in the same shape it came froibe Huile 3
No reference is made to lang"Hall A
message was immediatly despatched t&
the House, where. the'news was received
with unbounded applause. Th dvote was
30 to 16. The pasgage of this billHi b6
a beautiful greed garlt &di reathe a.
found the tomb ofthe old General'.
It appears to be 'generally understood
that Mr.. Giliner has been prevailed upon
to accept the Navy*Department.' Ti'so
Mr. Wilkins will: take the War Depart-1
mcnt. The President sent in their nomi
nations Ibis afternoon, a few minutes aftrer
the Senate adjoerned. o 'h
In the louse,; tihreporfthe Elctiin
Committee was again.taken up.
Mr. Elmer, Chairduiaf the aommit
tee. occupied the first lhoib iofoaigto -
defence of the report of'te'he s, the
author. When he concludedabout six
members sprang upon theirfeei ;niios
to'get the floor. It was give'to' Vet
lr, who moved the previoaqgUiieetf -
was of course seconded.
The House then proceeded to yo
substitute offered. by .Mr Dromger l
lieu of the resolutions rigtnal rep
'iTe resolutions were amended by the a
duption of this substitute. The qesitio.
then recurred on'the adoption of the rasso
utions as amended.
A division being demanded, the did
was first taken on the first branch, whicli?
declares that all the members. of the Dt
tricted States, (Maryland,.add two oaies
ted cases from Virginia'ex'cepied) areien='si
titled to their seats. p S " "
The vote was tiked, however;:a'd is
portion of the substitute carried.
The remaining resolutions declarea the
members from the everal. non- distritet
States to be duly entitled to their seafi .,
After a voting of three bour, eig zr so
istriad-wmeber were 4iciar'a o1 ale z
bes duly elected- ...
When this was closed, each non distric
d member received the whole vote of th
Last evening there was a great Demq
rahic meeting at the Apollo Hall. S'ee
ral nqpt distinguished' members of'Con
gress were present. It was inteded-.asl
set off to a similar meeting on the partf -
In the Senate, resolntions'were present
ed from the Indiana Legislature in ravu'r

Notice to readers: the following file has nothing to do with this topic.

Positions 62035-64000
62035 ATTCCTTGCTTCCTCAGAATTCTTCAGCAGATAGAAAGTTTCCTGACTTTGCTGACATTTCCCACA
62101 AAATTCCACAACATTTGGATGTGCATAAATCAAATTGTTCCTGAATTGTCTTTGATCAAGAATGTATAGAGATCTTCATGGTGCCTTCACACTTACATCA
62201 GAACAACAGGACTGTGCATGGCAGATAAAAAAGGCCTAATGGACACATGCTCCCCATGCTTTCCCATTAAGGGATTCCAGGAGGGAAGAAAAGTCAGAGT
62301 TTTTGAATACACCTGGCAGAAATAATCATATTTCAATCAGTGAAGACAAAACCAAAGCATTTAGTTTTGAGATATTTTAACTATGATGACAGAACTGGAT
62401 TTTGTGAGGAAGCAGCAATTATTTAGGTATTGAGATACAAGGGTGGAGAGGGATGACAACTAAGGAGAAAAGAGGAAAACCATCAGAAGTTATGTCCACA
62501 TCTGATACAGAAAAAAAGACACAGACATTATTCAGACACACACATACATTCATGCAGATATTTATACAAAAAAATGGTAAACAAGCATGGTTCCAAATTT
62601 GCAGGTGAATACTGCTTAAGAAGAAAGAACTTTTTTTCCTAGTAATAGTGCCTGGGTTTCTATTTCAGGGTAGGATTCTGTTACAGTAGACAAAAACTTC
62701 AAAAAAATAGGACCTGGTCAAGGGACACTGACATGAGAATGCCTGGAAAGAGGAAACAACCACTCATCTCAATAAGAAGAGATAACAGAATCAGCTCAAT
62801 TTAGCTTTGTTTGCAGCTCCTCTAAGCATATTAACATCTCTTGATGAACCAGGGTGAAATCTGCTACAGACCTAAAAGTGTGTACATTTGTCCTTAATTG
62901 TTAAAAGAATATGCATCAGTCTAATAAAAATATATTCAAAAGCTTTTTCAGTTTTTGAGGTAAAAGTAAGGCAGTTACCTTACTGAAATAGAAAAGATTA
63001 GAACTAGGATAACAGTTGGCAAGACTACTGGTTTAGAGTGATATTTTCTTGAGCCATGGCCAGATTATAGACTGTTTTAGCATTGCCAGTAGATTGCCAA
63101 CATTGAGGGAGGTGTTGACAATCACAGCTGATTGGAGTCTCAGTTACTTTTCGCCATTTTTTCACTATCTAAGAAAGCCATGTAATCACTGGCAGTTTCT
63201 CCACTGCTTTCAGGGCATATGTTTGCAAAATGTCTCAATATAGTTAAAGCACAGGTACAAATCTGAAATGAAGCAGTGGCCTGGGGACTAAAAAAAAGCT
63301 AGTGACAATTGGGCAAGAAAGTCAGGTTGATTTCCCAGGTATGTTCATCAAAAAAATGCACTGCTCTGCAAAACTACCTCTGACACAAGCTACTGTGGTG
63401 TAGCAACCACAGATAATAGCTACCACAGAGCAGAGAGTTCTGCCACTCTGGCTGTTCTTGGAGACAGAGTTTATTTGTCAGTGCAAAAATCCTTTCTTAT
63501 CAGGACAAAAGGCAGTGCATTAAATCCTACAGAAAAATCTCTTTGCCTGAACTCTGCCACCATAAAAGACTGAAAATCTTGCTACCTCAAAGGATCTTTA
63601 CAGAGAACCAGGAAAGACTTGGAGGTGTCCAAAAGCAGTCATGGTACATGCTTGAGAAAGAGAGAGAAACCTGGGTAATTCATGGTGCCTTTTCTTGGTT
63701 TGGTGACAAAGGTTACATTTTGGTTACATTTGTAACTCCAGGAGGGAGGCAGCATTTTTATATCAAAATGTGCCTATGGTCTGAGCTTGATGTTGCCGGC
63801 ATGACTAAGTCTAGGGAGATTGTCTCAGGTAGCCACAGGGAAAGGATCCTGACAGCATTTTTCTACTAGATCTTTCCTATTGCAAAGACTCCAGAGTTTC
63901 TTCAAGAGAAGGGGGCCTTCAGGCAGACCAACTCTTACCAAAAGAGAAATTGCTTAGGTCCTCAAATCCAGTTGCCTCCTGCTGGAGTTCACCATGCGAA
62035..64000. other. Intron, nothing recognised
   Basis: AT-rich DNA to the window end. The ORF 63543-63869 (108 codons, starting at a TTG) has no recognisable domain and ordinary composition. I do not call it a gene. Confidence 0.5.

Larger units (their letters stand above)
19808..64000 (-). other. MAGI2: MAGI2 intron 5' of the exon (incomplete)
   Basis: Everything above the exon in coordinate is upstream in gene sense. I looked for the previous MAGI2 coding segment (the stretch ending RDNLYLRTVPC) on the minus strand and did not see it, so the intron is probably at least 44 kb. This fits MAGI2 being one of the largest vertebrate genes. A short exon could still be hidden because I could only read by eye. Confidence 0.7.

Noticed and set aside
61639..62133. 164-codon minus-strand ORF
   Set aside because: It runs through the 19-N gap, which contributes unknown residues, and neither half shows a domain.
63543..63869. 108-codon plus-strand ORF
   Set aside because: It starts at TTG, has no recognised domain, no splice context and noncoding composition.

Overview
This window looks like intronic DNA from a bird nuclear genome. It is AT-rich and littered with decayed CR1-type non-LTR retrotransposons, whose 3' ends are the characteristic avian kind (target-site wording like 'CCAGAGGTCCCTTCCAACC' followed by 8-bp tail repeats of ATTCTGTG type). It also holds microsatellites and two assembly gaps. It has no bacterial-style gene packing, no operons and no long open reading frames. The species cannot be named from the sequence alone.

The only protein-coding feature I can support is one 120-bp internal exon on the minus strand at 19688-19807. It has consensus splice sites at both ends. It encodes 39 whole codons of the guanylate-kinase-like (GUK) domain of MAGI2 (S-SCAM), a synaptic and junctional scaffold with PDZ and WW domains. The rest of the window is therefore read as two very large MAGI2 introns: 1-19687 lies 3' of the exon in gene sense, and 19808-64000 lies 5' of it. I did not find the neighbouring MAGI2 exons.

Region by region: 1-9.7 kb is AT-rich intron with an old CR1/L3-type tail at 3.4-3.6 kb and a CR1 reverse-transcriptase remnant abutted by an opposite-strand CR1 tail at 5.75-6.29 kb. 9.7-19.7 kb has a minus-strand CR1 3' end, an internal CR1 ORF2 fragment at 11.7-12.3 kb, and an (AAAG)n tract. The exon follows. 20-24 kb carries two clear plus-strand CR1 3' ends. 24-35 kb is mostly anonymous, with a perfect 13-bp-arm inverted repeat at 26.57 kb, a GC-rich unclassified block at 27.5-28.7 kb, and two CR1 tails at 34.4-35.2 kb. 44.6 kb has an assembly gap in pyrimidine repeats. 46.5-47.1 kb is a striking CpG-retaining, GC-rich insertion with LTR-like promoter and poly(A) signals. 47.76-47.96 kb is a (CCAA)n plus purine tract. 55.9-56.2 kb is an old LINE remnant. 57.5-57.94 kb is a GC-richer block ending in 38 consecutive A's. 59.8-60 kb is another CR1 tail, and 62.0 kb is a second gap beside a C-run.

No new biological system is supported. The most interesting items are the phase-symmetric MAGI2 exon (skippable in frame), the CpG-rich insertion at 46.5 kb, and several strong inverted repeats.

of a National Armory and other.matters.
The bill appropriating $40,000Tfor im
proving Pennsylvania Avenue, was, 1iiffi
debate, ordered to be engrosst
TJe remainder of the day was occupied
in Executive Session.
The nomination of Mr. Gilmer to ther
Navy Department. and that of Mr. Wil
kins to the War Department were cob
In the 1louse the speaker presented it
letter from Mr. Wise, in which he notifies
the House that he has sent his resiguatidn
as a member thereof; to the (ovoernor o"
Virginia. He retutas his thanks rihe'
courtesy he has always received, mdd'wish
s members all kind'of prosperity.:E
The House theft resumedthe voting'Wu
tlee non-districted members. lt *ace,6i
intgd until they were all declarsdtahhv'
been duly elected. ' ' - . '
'Mr. Dromgodle desired ter niete iffd
diional resolutioiR to the efeet that the
gecond section of the Apportionment 'Act
does not at all effect the validity ofrdneir
election. Objection being made Ilfdiboed
a snspension of the rules, but n ithdtt ,ec
.Mr. A. V. &rowa itered to distharge
the Comwmittde of the Whiole, fldm the '
consideration of his bill, providing. fpr -the
repeal of the secrond section of the Appor
tionment Act. He did not suceeed, tTWo:
thirds not voting to suspil tbE tdes-g
On motion of Mr. Levyfresolun6
was adepted calling on-thes Pesdentestee
infornatton relative' to a denahd ijpoid
Great Uritain for-.eritain etiminals - 'l.
have es~aped from Floridea to th'e Weiif
A great nurrber of repiorts werd thems
uade "from Committees. Amonf 'them
was a-report from the Coitnfhitteo'on Fo
reigp Affairs relative, to ti redu'ction of the
salaries of Foreign Missions." A .bill'enm
repoted from the Corn ittde oit CoUin.
merce 'making appropriations ror eerrhli"
barurs and rnvers. A bill.~waired
from the' Committe on daPulie~sa
authorizing actual sptliers on the .publicf
lands to enter an" additids91unr rse
tion ; also~'a bill establishing'a perrnhaef
and prospedtise presiptioni systemi~Ar
reporr *asimadelby -Mr. Instersollfu'
*the Committee on Foreign Affairs,. jelgA
tive to' a 'redneti6n of the' lhdiries- ef-'tit.
Fousigfinisters. Astnearl~ sri jjk'W
br, no aoubt, hopes-one da foi eti
'list.I hink a 'reduction'ofljaf ilJiif ' N
sional Tempei-ance Mestig Idiea~Il
Inathe Senate, a memorial was presstits
ad by Mr Wright from the Chnrnbed o
she called at the houses of adifferent. cler
gymen and asked the favor, of their per
forming funeral services for. her child just
dead, and a present of five" dollars to ena
ble her to make the necessary preparations
for the melancholy ceremonies, she having
been reduced to distressing poverty by the
long sickness of her 'lost one.' These pro
positions being assented to, a false direc
tion would be left, and the lady depart.
Her trick was finally discovered by'"two
gentlemen in black" meeting -.each .other'
in an obscure part of the city,-botilin